Subject: Re: Top 5 Notions

   Date: Sun, 25 Aug 1996 21:42:44 -0400

   From: "Donald Macnaughton" <>

     To: Multiple recipients of list <>

David Moore, 1997 president-elect of the American Statistical 
Association, has played a lead role in statistical education.  
His contribution to this debate is much appreciated.

On August 16, Dennis Roberts asked readers of this discussion 
group to propose the "top 5 notions" they felt should be imparted 
to students "at all costs" in the typical first statistics 
course.  I proposed five notions on August 16 and David proposed 
five different notions on August 18.

In the present posting I shall comment briefly on two possible 
interpretations of Dennis' original request.  I shall then dis-
cuss David's five notions.

To clarify the goal of this discussion group thread, it is help-
ful to note that one can interpret Dennis Roberts' original re-
quest in two different ways:

Interpretation 1: 
   What are the four or five notions upon which we should build 
   the field of statistics for students.  That is, what are the 
   notions that we should introduce early on in the introductory 
   course in order to lay down a *foundation* for the later mate-

Interpretation 2:
   If we make a list of all the notions that are covered in an 
   introductory course, what are the four or five most important 
   notions in the list, without regard to where (early or late) 
   the notions appear in the course, and without regard to 
   whether the notions are foundational?

I suggest that we spend some time in this thread addressing the 
first interpretation of Dennis' request--that is, discussing the 
four or five top *foundational* notions that we should cover in 
the introductory course.  Such discussion is useful because 
clearly the choice and presentation of the foundational notions 
plays a major role in determining the success of the introductory 

There is no doubt that David's five notions are important notions 
for the introductory course.  Thus David's notions are excellent 
candidates for satisfying the *second* interpretation above of 
Dennis' request.  In fact, I suspect that David framed his five 
notions with the second interpretation of Dennis' request in 
mind.  Therefore, formally, perhaps David's notions should only 
be evaluated under the second interpretation.

However, with apologies to David, I shall discuss his notions in 
light of the *first* interpretation of Dennis' request.  That is, 
I shall discuss whether David's notions are foundational notions 
that we should discuss early on in the introductory course.  I 
shall do this because David's notions provide a useful counter-
point for discussion of candidates for the foundational notions.

David begins his discussion by appropriately noting the existence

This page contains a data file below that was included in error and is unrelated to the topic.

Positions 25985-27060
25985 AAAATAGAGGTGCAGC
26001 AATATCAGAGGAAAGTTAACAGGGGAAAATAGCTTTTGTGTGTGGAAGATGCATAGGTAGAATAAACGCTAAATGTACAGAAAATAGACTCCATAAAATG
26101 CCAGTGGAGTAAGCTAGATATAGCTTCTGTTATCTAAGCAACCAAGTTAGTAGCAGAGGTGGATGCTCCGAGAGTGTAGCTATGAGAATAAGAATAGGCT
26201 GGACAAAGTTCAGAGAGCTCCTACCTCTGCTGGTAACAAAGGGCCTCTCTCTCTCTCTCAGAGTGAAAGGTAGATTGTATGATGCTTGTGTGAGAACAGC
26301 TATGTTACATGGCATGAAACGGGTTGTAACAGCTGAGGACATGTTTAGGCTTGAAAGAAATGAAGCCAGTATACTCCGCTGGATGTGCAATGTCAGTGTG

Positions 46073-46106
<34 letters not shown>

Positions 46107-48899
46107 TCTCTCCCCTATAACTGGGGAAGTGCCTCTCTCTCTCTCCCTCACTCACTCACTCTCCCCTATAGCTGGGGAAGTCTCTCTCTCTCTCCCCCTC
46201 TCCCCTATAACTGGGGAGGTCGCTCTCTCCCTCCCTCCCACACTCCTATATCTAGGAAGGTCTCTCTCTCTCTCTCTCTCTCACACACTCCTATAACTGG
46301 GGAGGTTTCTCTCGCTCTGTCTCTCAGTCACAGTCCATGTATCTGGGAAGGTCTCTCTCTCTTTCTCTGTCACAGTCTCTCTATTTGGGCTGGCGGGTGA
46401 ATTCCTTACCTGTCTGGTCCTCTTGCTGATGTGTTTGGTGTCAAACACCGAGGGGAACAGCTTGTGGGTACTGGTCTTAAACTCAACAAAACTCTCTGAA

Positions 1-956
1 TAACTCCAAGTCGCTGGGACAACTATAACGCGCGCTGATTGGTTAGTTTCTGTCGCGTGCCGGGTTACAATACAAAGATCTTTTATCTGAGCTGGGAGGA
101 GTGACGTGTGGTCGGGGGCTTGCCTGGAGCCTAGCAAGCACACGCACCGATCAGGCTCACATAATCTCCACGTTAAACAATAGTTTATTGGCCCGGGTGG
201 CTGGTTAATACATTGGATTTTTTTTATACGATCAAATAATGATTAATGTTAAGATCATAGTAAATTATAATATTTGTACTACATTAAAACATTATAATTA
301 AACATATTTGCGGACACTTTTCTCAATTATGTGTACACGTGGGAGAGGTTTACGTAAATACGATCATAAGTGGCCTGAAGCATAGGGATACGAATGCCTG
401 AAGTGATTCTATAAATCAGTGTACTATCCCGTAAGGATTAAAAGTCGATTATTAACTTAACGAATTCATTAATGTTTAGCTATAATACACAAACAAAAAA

of unstated qualifications.  He then states his first notion as

> 1. Always plot your data.  Look for overall patterns and
> striking deviations from them.

This is clearly a very important notion for students to learn.  
However, I maintain that it is foundationally much less important 
than certain other notions.

I argue in reference 1 that the first goal of the introductory 
course should be to give students a lasting appreciation of the 
vital role of the field of statistics in empirical research.  I 
justify this goal by noting that unless students learn to under-
stand and appreciate the overall *role* of statistics, any knowl-
edge they gain of statistical topics will be both of little in-
terest to them, and of little use.

I also suggest in reference 1 that the role of the field of sta-
tistics in empirical research is to help researchers study vari-
ables and relationships between variables as a means to predict-
ing and controlling the values of variables.

I submit that the notion of the role of statistics in empirical 
research is foundationally more important than David's notion 
about always plotting data and looking for patterns and devia-

> 2. Faulty data production (e.g., voluntary response or con-
> founding) can make data worthless for the intended purpose.

Again, David makes a very important point.  But note his refer-
ence to the "intended purpose".  What *is* the intended purpose 
of studying data?  That is, what is the role of statistics?  As 
with David's first notion, I believe that we should discuss this 
purpose or role for students *first* before we discuss the impor-
tant but less fundamental topic of faulty data production.

That is, I submit that the notion of the role of statistics in 
empirical research is foundationally more important than David's 
notion about faulty data production.